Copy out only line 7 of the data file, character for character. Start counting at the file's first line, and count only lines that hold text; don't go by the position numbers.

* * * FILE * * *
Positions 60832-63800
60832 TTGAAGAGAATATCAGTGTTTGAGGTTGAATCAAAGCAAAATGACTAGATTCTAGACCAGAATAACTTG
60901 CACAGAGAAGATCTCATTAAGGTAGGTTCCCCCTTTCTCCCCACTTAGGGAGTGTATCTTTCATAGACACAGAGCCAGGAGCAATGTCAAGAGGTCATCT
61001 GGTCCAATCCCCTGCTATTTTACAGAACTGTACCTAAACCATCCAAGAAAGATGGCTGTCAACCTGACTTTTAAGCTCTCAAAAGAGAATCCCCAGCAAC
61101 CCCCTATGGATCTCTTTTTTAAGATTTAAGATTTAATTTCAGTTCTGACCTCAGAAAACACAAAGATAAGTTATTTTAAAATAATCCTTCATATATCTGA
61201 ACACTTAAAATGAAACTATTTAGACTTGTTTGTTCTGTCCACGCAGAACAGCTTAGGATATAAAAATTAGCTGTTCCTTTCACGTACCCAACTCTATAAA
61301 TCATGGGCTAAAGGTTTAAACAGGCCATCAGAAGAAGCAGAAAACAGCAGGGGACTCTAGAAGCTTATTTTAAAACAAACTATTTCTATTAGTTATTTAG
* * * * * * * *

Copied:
61301 TCATGGGCTAAAGGTTTAAACAGGCCATCAGAAGAAGCAGAAAACAGCAGGGGACTCTAGAAGCTTATTTTAAAACAAACTATTTCTATTAGTTATTTAG